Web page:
Our visit to Horeseshoe Bend in Page, Arizona wasn’t a prominent feature of the travel itinerary when we visited the Soutwest in October. Not being the family vacation planner I didn’t know about it until the day we went. It was a possibility, an afterthought, something we’d get to if we had the time. There wasn’t the expectation, the pressure to get there like with the well-known national parks in the area. Don’t get me wrong the views are staggering. But with “Grand” in the name can it live up to the hype?
The Horseshoe Bend experience threw me. You basically pull off the side of the 2-lane highway and into one of two nondescript parking lots. You park, go up a hill and follow the .75 mile path through the desert to a cliff.
One of the things that struck us on this trip was how many foreigners visit these parks. There were charter buses filled with Japanese tourists in the parking lot of nearly every place we went, including this one. We didn’t hear very much English. Particularly on this short pilgrimage to to the overlook I don’t think we heard our native language at all. To hear anyone speaking you had to listen closely. Our fellow sojourners spoke in happy but generally hushed tones (the desert does have a quieting effect). It seemed like there were people from all over the world. Specifically I remember only an Indian woman–her sari flapping in the dry breeze. I wish I remembered the languages I thought I heard but too much time has past since then.
I do remember that the hike feels like a walk to nowhere. There is no sign of civilization save for a few smoke stacks in the far distance puffing away their anonymous industriousness. As far as you can see the flat landscape has only the yellows and oranges and pinks of sand, the low green clumps of sage brush and a thin ribbon of people that frays at the cliff’s edge.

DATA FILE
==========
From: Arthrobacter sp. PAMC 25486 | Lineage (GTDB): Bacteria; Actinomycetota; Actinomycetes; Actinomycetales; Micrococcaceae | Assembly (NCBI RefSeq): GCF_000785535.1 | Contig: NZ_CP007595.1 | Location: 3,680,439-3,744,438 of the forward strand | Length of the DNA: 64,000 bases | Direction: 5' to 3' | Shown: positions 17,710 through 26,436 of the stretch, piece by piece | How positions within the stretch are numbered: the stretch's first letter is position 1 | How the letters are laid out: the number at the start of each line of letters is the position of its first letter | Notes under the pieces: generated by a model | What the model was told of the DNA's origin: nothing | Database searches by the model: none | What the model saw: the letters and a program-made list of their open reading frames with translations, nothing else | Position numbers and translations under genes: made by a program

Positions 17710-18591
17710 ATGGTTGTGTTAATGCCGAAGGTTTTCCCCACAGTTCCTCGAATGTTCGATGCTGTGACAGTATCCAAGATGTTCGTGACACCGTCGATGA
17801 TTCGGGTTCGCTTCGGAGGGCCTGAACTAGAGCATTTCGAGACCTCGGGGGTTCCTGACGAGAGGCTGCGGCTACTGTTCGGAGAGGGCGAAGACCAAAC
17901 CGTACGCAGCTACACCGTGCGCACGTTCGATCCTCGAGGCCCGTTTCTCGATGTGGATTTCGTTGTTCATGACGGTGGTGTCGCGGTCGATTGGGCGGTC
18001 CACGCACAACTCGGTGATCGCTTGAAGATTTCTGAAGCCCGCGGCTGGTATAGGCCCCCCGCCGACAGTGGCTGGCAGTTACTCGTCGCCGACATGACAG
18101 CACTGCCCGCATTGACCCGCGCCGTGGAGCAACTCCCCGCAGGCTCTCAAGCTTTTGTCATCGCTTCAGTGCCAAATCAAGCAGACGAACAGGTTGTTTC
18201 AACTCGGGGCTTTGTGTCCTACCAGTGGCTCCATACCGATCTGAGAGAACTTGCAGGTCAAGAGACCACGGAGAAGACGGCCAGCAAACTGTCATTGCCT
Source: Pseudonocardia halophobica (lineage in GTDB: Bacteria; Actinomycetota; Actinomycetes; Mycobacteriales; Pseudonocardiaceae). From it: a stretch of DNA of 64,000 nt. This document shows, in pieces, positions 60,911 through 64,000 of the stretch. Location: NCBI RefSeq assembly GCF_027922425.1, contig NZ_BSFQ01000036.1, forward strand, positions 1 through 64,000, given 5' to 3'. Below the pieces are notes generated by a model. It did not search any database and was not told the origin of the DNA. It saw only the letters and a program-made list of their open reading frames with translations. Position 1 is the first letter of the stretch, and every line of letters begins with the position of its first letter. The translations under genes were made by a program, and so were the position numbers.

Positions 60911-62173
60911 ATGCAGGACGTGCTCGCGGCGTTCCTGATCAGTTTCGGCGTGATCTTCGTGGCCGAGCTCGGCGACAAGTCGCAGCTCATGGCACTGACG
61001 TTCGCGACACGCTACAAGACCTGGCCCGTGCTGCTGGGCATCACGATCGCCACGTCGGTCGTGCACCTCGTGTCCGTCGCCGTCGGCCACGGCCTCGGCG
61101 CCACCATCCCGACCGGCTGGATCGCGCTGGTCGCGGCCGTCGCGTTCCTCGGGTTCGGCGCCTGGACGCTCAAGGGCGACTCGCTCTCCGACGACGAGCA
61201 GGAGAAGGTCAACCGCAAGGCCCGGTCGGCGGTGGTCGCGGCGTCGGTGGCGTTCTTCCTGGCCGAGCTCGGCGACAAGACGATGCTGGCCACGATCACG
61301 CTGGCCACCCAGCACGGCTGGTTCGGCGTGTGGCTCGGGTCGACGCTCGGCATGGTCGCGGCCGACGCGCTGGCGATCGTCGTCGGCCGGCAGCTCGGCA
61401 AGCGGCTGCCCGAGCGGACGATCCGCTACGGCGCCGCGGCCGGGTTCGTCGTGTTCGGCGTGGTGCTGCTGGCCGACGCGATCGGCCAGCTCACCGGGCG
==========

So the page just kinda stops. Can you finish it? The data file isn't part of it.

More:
It is a rare, simple and timeless scene. It felt apocalyptic, other-worldly, futuriatic. It seemed Biblical somehow, though I couldn’t quite figure out how or specifically why. It had something to do with seeing nature in such a pure state. It also had something to do with people from all over the world walking to the same place, isolated by their language barriers but physically unified in their common goal of setting out to see something beautiful.
The view at Horseshoe Bend is stunning to put it mildly. It is raw nature at its best. There are no admission fees, handrails, signs, vending machines or gift shops, just a dirt path to a 1,000 drop off with the Colorado River at the bottom. Standing at the edge you feel small, fragile, finite, insignificant. You feel in awe of the Creator and the majesty of his craft. You wonder at the work of flowing water over time, at the handiwork of God that started and sustains the flow. You marvel even at the color, force and other qualities of water that cut this shape (Wikipedia calls it a “meander”) through the earth’s surface.
When we arrived back at the car starving stray dogs were wandering the parking lot looking for handouts. You could see their ribs and their panting tongues hung low. Yet optimistically they trotted around looking for a compassionate soul to give them water or food. I watched people come down the hill and return to their cars and RVs and rummage about in their vehicles. They set out empty yogurt cups and paper bowls of water for the dogs. They gave refills and watched them drink before driving away.
About a month later a Pentatonix version of Leonard Cohen’s “Hallelujah” ended up on my Facebook feed. I watched the video many times. As overplayed as it is there is still something about that song. As overused as it is, there is just something about that word. Hallelujah. Just saying it feels sacred, feels like blessing tumbling out of your mouth, feels like a confession of holiness, like a prayer for help. It is all of these wrapped up in four syllables. And then I realized everything about visiting Horseshoe Bend was exactly that–some kind of Hallelujah.